So I'll just toggle that back again by clicking the button once more to display the song information. Now depending on what iTunes is doing, you might see other things in the center display as you click this button. For example, if you're copying songs to your iPod or importing music from a CD, the progress status of those activities are also displayed up here and you can toggle through them using the same button. Now another playback control you'll find up here is the Volume slider, which you can drag left and right to reduce or increase the volume of the music.
(Music playing) Now this volume control is independent of your computer's volume control. So if you have the volume cranked up in iTunes all the way to the top, but it's still not loud enough for you, you can turn up your computer's volume or your speaker's volume. Okay, two more buttons I want to show you here, which I think are important to know about right off the bat in case you think iTunes is acting weird. In the lower left-hand corner, there is this button with the sort of cross-looking arrows and that's called the Shuffle button. You can see a little tooltip pops up when I hover my mouse over it.
So when selected, it will shuffle or randomize the playback of songs. So if I have that selected, when my current song reaches the end, it most likely won't play the immediate next track, but instead will pick the next song randomly for my library or selected playlist. As I click the Next button now, if you look in the center display, you can see the next song that it's actually selected. So you can see it's actually jumping all over the place here. Now I only point this out now, because it can be confusing if you mean to jump to the next song in your library or playlist and then have it jump to some other random song. If that happens, check to make sure the Shuffle button is not selected.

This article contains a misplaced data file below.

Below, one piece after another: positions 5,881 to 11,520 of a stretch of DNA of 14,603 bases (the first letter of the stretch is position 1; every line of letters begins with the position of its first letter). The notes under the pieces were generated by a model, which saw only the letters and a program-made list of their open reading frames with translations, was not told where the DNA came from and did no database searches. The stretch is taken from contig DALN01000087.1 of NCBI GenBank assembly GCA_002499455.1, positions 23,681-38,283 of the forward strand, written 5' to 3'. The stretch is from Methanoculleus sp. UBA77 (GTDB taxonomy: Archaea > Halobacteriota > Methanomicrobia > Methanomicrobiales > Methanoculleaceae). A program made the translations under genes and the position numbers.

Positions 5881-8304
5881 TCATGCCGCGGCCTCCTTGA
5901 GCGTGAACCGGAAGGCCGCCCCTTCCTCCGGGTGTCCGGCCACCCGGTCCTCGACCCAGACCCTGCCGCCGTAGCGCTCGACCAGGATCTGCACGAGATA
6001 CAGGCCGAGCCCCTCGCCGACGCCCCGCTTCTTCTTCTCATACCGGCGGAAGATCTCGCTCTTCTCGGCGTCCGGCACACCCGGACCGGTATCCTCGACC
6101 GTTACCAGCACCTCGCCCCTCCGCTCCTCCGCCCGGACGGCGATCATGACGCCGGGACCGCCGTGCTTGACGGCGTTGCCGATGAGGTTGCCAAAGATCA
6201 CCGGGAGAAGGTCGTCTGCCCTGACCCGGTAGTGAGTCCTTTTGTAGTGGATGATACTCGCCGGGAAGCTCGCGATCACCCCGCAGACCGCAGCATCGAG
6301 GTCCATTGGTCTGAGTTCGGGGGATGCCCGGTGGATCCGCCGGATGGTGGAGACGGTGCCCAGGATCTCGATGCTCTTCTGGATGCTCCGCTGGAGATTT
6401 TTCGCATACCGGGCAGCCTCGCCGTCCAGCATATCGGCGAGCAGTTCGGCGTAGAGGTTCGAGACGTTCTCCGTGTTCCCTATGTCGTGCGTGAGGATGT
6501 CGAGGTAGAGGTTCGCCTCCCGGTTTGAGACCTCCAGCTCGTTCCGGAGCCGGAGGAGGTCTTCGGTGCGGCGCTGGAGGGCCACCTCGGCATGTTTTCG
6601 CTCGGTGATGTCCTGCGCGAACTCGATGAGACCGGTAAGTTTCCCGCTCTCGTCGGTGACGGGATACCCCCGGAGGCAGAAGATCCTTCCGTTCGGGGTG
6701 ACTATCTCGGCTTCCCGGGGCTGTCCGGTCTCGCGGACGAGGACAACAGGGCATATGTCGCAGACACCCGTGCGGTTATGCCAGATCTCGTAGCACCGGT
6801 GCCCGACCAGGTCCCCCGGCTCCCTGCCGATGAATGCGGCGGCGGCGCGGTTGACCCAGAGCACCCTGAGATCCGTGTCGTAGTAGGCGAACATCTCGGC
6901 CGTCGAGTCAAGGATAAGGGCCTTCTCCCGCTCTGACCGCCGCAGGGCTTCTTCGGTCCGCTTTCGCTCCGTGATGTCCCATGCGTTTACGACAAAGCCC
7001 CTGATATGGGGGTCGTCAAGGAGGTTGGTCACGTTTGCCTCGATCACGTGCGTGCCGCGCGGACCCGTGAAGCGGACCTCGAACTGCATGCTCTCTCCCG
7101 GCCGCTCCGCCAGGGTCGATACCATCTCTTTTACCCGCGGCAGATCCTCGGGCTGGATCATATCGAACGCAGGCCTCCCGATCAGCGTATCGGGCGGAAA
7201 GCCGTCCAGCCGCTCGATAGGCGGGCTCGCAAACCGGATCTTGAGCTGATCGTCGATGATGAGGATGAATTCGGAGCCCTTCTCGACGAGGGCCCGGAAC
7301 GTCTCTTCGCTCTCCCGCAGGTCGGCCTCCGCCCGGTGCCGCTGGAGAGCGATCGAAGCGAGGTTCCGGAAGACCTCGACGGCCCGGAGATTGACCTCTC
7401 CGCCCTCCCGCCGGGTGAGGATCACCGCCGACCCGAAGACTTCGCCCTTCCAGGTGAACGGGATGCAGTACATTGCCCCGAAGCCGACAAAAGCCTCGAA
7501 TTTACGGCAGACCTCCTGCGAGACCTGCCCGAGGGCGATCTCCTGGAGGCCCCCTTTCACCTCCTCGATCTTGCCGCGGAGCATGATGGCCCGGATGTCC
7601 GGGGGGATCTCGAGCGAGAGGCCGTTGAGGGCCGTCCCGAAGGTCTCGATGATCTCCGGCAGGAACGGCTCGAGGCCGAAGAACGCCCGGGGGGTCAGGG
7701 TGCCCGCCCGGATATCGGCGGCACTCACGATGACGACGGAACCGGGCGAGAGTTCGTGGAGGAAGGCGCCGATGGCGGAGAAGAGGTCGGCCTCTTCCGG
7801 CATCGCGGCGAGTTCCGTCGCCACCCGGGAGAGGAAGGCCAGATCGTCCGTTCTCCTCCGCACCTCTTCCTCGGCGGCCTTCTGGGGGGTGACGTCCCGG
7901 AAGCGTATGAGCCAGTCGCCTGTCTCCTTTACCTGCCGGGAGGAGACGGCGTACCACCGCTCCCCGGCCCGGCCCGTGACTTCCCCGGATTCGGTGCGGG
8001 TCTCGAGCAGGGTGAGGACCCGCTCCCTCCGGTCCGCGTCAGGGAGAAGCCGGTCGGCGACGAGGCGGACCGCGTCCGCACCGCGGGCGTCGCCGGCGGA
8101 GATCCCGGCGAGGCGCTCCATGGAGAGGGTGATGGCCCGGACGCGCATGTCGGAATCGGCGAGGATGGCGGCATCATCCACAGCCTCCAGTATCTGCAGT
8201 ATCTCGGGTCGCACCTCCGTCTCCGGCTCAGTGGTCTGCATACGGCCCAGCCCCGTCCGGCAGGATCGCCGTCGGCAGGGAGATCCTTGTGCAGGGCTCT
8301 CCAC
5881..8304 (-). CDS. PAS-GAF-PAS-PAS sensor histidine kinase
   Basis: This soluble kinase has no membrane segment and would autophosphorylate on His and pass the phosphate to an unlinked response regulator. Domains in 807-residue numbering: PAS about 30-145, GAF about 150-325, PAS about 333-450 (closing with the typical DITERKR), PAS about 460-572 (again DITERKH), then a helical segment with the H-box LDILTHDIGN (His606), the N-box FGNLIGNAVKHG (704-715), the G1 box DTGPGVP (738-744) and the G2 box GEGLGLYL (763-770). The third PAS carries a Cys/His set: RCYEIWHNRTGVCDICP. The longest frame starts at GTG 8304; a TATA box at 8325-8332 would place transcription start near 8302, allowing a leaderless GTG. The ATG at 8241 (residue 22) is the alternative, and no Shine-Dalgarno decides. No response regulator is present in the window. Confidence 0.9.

Next to Shuffle, we have the Repeat button. When I hover over it, you can see the tooltip that tells me the options are to play the playlist just once, repeat the playlist, or repeat just one song. Without this button selected, the song's currently selected, whether you have your entire library selected or just single playlist, will play one after another top to bottom and will stop when it reaches the end. If you click the Repeat button just once, it's going to, in this case, repeat my entire library because I have my entire music library selected. If I had a playlist selected, it would repeat just that entire playlist.
Now if I have a specific song selected like I have here and I click the Repeat button another time, I see this 1 appear over the button indicating that only this one selected song will be repeated over and over again until I stop playback. So just be aware that the Repeat button is here too, just in case you accidentally click it and wonder why the same song is playing nonstop. So I'll click to turn that off. Lastly, I want to point out the display on the bottom of the iTunes window, which tells you how many items are in the library you have selected, which in my case, I have 692 songs in my entire library and it also tells me that that's 1.7 days full of music, totaling a file size of 2.60 gigabytes.
Clicking this display gives you the actual precise count. So in my case, I have again 692 songs, which is one day, 18 hours, 30 minutes and 46 seconds of music, and I can click it again to set it back to the other display. So those are the basic playback controls and displays I wanted to familiarize you with before we moved on. Again, we'll be getting more into playback options when we get to the chapter on playing your content, but for now, that's the info you need until we get to that point.